Fat plates


#21

Just happened to stumble on this today and am really excited to see other people working on minivan plates!

Just last night I threw together this plate for my minivan (standard layout) and 3d printed it. Overall pretty happy with how the print turned out and will probably be desoldering/rebuilding my minivan today with it.

Definitely want to say thanks to @evangs and TheVan for providing the plate files to help with mounting holes (measuring with calipers would have been quite tricky) and also help validate switch positioning before starting a multi hour print.

Total plate thickness is 4.5mm (I could have done 4.7 based on my measurements but didn’t want to push it) and printed in Filamentium noble blue PLA

After numerous test prints/fits I’m happy with the results and expect that I will not be disappointed once I put this on my board. Switches have been tested and fit very snuggly while still having the ability to be opened up, and the housings around the stabilizers cover up as much as possible without interfering with them (tested both with screw in and snap in stabilizers). Really excited to eventually get some in-switch indicator LEDs on this and see how they look against the plate.

The only real issue I’ve run in to so far is that I have trouble with Gateron switches properly snapping in to the plate. This problem does not occur with any of the kailh or cherry switches I have lying around but all gaterons I have seem to do this. Does anybody have any recommendations on how to handle this? Since I’m printing these plates the imperfections between layers kind of makes up for it and will hold the switches in place but I would definitely not consider this optimal.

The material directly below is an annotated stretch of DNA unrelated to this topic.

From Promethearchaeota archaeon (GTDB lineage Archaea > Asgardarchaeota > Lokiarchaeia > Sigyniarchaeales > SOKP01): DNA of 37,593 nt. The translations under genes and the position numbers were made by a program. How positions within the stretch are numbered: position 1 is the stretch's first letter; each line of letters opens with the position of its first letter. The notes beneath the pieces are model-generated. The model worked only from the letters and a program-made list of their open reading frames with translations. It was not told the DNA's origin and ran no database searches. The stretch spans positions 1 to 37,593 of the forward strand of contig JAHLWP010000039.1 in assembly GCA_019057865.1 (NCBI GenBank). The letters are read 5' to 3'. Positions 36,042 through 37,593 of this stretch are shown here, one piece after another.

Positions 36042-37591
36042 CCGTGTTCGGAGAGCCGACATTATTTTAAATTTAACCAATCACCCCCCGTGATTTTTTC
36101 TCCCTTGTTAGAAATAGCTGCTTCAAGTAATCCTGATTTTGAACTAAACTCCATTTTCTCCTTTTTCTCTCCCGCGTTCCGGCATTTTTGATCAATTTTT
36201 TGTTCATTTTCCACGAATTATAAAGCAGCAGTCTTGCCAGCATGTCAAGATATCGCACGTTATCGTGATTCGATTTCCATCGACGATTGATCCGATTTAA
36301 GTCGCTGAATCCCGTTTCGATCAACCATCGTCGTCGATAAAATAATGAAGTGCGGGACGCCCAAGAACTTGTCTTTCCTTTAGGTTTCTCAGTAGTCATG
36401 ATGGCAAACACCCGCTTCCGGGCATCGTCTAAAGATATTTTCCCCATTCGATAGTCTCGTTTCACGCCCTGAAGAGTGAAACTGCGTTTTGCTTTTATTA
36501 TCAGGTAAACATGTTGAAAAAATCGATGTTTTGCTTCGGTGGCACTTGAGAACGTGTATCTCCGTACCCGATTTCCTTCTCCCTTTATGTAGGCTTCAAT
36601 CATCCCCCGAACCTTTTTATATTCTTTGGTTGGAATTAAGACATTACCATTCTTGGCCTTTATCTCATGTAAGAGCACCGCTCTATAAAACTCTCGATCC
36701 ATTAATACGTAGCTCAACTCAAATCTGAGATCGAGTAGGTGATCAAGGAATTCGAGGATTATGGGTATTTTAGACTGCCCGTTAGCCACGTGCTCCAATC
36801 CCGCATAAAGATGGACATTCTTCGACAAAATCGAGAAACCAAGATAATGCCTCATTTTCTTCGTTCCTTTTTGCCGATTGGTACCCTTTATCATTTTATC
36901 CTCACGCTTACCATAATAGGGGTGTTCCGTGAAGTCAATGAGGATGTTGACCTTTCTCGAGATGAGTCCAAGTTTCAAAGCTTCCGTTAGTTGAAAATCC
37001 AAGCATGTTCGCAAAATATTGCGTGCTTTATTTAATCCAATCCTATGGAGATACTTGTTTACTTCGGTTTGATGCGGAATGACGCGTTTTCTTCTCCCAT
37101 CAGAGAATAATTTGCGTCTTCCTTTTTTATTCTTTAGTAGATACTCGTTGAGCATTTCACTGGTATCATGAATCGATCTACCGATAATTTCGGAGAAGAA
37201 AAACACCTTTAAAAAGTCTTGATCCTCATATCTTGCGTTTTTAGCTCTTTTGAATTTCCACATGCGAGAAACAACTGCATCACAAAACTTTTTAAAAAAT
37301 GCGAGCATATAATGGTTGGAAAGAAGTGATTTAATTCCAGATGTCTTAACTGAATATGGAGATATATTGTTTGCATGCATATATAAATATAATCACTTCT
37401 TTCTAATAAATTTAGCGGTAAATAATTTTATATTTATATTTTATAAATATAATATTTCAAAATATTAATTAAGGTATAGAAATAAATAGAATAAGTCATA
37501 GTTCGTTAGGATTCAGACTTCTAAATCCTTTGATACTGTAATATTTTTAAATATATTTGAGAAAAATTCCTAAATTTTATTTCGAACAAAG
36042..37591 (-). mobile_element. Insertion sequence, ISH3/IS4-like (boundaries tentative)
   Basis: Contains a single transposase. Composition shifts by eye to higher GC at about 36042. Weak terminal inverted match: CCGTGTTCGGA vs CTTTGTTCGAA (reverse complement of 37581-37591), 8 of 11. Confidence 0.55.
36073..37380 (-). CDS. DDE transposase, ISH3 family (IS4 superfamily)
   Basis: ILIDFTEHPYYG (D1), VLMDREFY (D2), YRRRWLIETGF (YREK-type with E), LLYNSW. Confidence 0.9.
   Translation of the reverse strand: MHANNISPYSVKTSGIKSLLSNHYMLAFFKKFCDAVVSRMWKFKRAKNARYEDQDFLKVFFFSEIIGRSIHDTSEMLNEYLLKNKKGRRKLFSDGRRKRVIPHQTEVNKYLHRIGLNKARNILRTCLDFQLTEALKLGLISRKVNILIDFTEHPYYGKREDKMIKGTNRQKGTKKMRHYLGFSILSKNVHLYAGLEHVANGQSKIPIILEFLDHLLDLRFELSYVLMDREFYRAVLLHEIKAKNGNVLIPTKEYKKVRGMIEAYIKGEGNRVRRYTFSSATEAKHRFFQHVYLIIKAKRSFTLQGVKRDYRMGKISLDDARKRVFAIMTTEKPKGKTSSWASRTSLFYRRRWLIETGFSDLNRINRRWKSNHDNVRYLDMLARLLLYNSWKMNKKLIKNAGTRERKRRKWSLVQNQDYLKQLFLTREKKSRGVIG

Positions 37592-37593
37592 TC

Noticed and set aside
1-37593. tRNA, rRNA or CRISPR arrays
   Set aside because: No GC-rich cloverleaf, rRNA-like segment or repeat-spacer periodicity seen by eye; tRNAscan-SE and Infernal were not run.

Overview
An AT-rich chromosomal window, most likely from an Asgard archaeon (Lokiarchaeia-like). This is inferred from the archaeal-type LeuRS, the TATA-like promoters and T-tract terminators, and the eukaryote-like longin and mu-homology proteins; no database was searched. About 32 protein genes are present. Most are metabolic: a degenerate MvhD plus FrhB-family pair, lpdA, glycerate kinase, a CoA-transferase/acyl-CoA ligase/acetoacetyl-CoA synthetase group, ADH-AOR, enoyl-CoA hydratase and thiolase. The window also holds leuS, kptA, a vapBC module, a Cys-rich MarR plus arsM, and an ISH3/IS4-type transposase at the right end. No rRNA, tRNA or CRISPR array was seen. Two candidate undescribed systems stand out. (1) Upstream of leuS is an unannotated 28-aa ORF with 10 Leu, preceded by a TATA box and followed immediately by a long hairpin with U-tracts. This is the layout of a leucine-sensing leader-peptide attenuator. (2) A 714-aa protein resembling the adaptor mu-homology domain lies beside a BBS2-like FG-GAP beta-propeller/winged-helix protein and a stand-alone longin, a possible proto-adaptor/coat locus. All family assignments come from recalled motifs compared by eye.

#22

My printer worked better with a little bit of extra room for the switch fits. Start out adding 0.1mm to the fit, between 0.1mm and 0.3mm should make them work a little better across different switches.

That size fits neatly on the Prusa though, exactly the right size!


#23

It looks like @luma has a better one for just a Minivan plate. I may have a spare integrated case for the Minivan if you want one.


#24

One issue I quickly ran in to while desoldering my minivan is that the fit is a little too snug. My first layer calibration wasn’t quite right so the first layer created just enough of a burr that some switches would be squeezed to the point where the stems would not return after being pressed. Fortunately since it was only the top layer that has this issue it’s been relatively easy (although tedious) to remove the burrs with some small files.

For future plates I’ll probably add a very tiny chamfer on the top side which should hopefully retract the burrs enough to not require any post processing.

@FSund Regarding the minivan plate, the current version I have is only for the standard (non-arrow) layout. If you’re interested I can certainly send you the STL but you might find that you also need to file a bit from the top layer. However something to note is that you need a pretty large print bed to fit this (it barely fits on the 250mm plate on my i3 mk3 and certainly will not fit on a 210mm plate (which I think is more common?))

On a side note I have a Quefrency split board on the way that I also am planning to have a nice fat plate with and case to go with it. Unfortunately it seems impossible for me to print a 60% plate, but for the split board like the Quefrency it shouldn’t be a problem


#25